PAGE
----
August 3, 2020 -- The head of Operation Warp Speed — the U.S. government’s effort to create a coronavirus vaccine — said he expects it to have effectiveness in the “90% range,” according to CNN.
At the same time, the vaccine may not be available for all Americans until the end of 2021.
“I think it will be a very effective vaccine. That’s my prediction,” Moncef Slaoui, chief adviser for the operation, told CNN on Thursday. Slaoui gave his first television interview as the operation leader while touring a vaccine clinical trial site in Savannah, Georgia.
“My personal opinion, based on my experience and the biology of this virus, I think this vaccine is going to be highly efficacious,” he said. “I wouldn’t be surprised if it’s in the 90% [range].”
Slaoui is an immunologist and former head of the vaccine program at pharmaceutical company GlaxoSmithKline, where he led the development of five new vaccines.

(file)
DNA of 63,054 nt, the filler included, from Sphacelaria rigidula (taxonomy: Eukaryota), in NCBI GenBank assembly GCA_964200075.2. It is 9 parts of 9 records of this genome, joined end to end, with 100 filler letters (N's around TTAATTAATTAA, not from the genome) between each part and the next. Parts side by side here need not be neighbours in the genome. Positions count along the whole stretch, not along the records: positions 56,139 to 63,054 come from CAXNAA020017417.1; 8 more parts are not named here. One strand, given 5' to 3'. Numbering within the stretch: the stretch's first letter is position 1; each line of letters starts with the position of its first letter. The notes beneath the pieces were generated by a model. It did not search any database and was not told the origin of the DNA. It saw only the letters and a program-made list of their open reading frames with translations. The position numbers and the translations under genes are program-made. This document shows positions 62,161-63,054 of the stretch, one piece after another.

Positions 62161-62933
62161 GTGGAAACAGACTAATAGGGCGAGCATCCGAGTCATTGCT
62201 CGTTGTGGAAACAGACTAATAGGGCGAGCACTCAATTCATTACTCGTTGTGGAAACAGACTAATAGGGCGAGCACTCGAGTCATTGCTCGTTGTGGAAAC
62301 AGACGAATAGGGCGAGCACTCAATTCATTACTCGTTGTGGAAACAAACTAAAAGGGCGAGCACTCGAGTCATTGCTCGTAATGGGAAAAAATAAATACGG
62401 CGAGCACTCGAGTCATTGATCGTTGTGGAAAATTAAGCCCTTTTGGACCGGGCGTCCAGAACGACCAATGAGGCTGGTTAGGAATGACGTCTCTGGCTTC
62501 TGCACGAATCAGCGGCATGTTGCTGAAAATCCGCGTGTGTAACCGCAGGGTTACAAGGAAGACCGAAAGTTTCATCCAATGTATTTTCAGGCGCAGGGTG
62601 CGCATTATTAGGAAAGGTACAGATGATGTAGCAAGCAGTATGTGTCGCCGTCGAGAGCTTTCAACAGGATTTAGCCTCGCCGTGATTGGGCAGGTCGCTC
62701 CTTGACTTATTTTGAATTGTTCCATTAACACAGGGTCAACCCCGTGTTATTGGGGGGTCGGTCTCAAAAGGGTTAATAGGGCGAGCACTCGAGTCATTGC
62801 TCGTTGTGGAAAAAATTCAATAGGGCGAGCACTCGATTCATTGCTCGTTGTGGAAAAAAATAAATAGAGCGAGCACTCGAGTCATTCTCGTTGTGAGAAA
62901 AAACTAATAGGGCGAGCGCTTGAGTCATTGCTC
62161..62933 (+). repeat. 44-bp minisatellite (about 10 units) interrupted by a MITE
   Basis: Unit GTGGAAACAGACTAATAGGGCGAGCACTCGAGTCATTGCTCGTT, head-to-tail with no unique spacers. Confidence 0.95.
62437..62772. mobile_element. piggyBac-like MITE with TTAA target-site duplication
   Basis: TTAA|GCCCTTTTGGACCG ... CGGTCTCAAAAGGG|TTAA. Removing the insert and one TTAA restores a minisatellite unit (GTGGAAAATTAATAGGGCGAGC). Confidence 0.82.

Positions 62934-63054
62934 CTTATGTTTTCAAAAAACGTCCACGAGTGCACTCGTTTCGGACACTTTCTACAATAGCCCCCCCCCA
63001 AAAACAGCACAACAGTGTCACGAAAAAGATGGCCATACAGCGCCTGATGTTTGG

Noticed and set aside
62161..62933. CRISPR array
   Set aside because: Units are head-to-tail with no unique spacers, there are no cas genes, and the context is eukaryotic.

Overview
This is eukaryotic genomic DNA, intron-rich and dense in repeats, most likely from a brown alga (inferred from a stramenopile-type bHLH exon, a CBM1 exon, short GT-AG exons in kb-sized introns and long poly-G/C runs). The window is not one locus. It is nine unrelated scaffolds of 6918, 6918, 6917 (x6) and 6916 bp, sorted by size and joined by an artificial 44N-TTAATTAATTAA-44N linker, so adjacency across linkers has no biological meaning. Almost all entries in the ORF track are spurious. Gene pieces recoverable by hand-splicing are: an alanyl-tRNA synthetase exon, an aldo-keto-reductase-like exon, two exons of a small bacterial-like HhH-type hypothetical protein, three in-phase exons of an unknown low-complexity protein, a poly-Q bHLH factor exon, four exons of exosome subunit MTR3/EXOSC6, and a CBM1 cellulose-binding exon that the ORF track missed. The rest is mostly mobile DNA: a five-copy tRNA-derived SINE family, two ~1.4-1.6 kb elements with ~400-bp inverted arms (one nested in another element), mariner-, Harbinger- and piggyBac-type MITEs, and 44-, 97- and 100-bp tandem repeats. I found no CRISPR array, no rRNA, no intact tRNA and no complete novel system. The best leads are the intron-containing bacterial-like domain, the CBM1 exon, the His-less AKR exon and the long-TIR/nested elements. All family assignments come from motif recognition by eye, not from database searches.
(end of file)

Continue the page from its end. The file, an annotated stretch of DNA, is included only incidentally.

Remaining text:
The timeline for wide distribution, though, could take most of next year. He said vaccines could be available for all Americans by the middle of 2021 “ideally,” but it may take until the end of 2021.
The FDA has provided guidelines that the efficacy rates for the COVID-19 vaccine “should be at least 50%.”
In late June, Anthony Fauci, director of the National Institute of Allergy and Infectious Diseases, said he would “settle” for a coronavirus vaccine between 70% and 75% effective.
“The best we’ve ever done is measles, which is 97 to 98% effective,” he told CNN. “That would be wonderful if we get there. I don’t think we will. I would settle for 70, 75% effective vaccine.”
A full course of three polio vaccines is 99% to 100% effective, according to the CDC. The round of vaccines given for diphtheria, tetanus, and pertussis is 80% to 90% effective. The flu vaccine is about 40% to 60% effective.
The COVID-19 vaccine could require a “booster” shot after the first vaccine “every year or every two years or every three years,” Slaoui said Thursday.
He expects that the first available doses will be ready in December 2020 or January 2021, which will go to high-risk people, including older adults and those with underlying health conditions such as diabetes, heart disease, and hypertension.
“We will not have doses for the full U.S. population on day one,” he said.